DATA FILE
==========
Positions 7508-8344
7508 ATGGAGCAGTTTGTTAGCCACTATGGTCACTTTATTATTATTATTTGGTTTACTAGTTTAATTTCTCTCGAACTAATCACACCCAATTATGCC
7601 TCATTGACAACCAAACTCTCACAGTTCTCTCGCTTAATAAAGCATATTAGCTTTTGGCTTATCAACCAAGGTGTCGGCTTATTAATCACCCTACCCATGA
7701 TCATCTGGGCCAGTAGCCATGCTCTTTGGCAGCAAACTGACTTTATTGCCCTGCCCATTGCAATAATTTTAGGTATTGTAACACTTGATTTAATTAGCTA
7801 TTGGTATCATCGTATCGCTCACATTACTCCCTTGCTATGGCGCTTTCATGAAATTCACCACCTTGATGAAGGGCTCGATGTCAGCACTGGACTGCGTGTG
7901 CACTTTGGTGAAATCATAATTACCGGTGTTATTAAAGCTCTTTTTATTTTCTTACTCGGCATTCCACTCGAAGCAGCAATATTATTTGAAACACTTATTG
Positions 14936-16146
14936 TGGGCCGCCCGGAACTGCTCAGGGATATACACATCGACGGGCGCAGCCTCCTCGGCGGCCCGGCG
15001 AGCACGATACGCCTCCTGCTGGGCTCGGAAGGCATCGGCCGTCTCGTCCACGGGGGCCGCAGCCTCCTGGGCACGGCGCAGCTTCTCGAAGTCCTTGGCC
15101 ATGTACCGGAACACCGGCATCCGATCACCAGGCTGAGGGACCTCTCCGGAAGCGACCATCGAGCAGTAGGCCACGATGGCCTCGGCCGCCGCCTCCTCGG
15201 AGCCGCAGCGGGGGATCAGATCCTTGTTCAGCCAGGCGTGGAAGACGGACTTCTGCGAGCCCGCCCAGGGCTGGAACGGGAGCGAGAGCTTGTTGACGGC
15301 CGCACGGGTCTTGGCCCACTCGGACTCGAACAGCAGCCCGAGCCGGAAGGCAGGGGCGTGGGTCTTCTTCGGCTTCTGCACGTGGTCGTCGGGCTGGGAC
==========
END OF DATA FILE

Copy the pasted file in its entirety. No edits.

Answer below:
Positions 7508-8344
7508 ATGGAGCAGTTTGTTAGCCACTATGGTCACTTTATTATTATTATTTGGTTTACTAGTTTAATTTCTCTCGAACTAATCACACCCAATTATGCC
7601 TCATTGACAACCAAACTCTCACAGTTCTCTCGCTTAATAAAGCATATTAGCTTTTGGCTTATCAACCAAGGTGTCGGCTTATTAATCACCCTACCCATGA
7701 TCATCTGGGCCAGTAGCCATGCTCTTTGGCAGCAAACTGACTTTATTGCCCTGCCCATTGCAATAATTTTAGGTATTGTAACACTTGATTTAATTAGCTA
7801 TTGGTATCATCGTATCGCTCACATTACTCCCTTGCTATGGCGCTTTCATGAAATTCACCACCTTGATGAAGGGCTCGATGTCAGCACTGGACTGCGTGTG
7901 CACTTTGGTGAAATCATAATTACCGGTGTTATTAAAGCTCTTTTTATTTTCTTACTCGGCATTCCACTCGAAGCAGCAATATTATTTGAAACACTTATTG
Positions 14936-16146
14936 TGGGCCGCCCGGAACTGCTCAGGGATATACACATCGACGGGCGCAGCCTCCTCGGCGGCCCGGCG
15001 AGCACGATACGCCTCCTGCTGGGCTCGGAAGGCATCGGCCGTCTCGTCCACGGGGGCCGCAGCCTCCTGGGCACGGCGCAGCTTCTCGAAGTCCTTGGCC
15101 ATGTACCGGAACACCGGCATCCGATCACCAGGCTGAGGGACCTCTCCGGAAGCGACCATCGAGCAGTAGGCCACGATGGCCTCGGCCGCCGCCTCCTCGG
15201 AGCCGCAGCGGGGGATCAGATCCTTGTTCAGCCAGGCGTGGAAGACGGACTTCTGCGAGCCCGCCCAGGGCTGGAACGGGAGCGAGAGCTTGTTGACGGC
15301 CGCACGGGTCTTGGCCCACTCGGACTCGAACAGCAGCCCGAGCCGGAAGGCAGGGGCGTGGGTCTTCTTCGGCTTCTGCACGTGGTCGTCGGGCTGGGAC